For example, worldwide food production is expected to increase with the first few degrees of temperature rise. For a time, an expanded fertile zone in the higher latitudes could offset losses in the tropics.
But at a certain point, crops everywhere will suffer as drought spreads. By mid-century, rising temperatures and drying soil will turn tropical forest to savanna in eastern Amazonia, the report predicts.
In North America, snowpack in the West will decline, causing more floods in the winter and reduced flows in the summer, increasing competition for water for crops and people.
California agriculture will be decimated by the loss of water for irrigation, experts have previously said.
Water will come more often around the world in its least welcome forms: storms and floods.
Rising temperatures will reconfigure coastlines around the world as the oceans rise. The tiny islands of the South Pacific and the Asian deltas will be overwhelmed by storm surges.
In the Andes and the Himalayas, melting glaciers will unleash floods and rock avalanches. But within a few decades, as the glaciers and snowpack decline, streams will dwindle, cutting the main water supply to more than a sixth of the world's population.
Between 20% and 30% of the world's species will disappear if temperatures rise 2.7 to 4.5 degrees, the report said.
Africa will suffer the most, with up to a quarter of a billion people running short of water by 2020, and yields from rain-fed crops falling by half in many countries. The continent could spend at least 5% to 10% of its gross domestic product to adapt to rising sea levels, the report said.
"Don't be poor in a hot country, don't live in hurricane alley, watch out about being on the coasts or in the Arctic, and it's a bad idea to be on a high mountain," said Stephen Schneider of Stanford University, one of the scientists who contributed to the report.
The Bush administration quickly made it clear that it would not be stampeded by the report into taking part in the U.N.'s Kyoto Protocol, which seeks to limit emissions of carbon dioxide. The U.S. withdrew from the protocol in 2001, saying it was too expensive and did not impose enough controls on developing nations.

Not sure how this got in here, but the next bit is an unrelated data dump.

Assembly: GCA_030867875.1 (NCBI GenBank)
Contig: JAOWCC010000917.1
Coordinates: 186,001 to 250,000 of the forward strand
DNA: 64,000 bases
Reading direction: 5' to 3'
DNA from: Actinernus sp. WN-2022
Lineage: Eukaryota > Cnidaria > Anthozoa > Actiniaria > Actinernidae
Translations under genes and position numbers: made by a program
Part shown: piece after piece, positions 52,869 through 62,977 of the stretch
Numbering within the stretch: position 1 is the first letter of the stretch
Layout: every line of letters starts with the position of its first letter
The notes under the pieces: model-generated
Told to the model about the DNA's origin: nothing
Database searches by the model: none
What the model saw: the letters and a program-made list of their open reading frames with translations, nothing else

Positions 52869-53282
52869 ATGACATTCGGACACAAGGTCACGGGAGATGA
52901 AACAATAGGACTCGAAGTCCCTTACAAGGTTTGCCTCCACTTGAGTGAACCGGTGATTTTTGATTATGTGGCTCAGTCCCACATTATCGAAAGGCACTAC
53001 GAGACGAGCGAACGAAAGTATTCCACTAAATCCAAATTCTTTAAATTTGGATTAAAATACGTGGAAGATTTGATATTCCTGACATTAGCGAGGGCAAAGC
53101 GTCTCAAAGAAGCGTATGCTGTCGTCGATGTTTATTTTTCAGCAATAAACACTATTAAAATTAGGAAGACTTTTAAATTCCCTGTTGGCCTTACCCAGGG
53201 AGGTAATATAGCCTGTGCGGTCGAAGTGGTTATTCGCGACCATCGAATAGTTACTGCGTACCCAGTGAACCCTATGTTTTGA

"Each nation sort of defines their regulatory objectives in different ways to achieve the greenhouse reduction outcome that they seek," said Jim Connaughton, chairman of the White House Council on Environmental Quality, during a teleconference Friday from Brussels.
Sharon Hays, associate director of the White House Office of Science and Technology, noted in the same teleconference that "not all projected impacts are negative."
Other governments, such as China, Russia and Saudi Arabia, had already expressed their displeasure with parts of the report by demanding changes - some of them seemingly minor in the grand scheme of climate change.
Panel member Yohe said that China and Saudi Arabia, for example, objected to a sentence that stated "very high confidence" that many natural systems were already being affected by regional climate changes, arguing that "very" should be removed.
After a long deadlock, U.S. delegates brokered a compromise that removed the reference to confidence levels.
The U.S. delegation opposed a section that said parts of North America could suffer "severe" economic damage from climate change.
Speaker of the House Nancy Pelosi said in a prepared statement that political agendas need to be left behind and quick action taken to cut emissions.
"Global warming is already underway, but it is not too late to slow it down and reduce its harmful effects," she said. "We must base our actions on the moral imperative and the scientific record, free of political interference."
Susanne Moser, a research scientist at the National Center for Atmospheric Research in Boulder, Colo., said the political changes to the report do not diminish the need for action.
"When you have it this black and white, it is very hard to deny the reality and continue to do nothing," she said. "I don't know how you do that if you have a moral bone in your body."
Copyright 2007 Los Angeles Times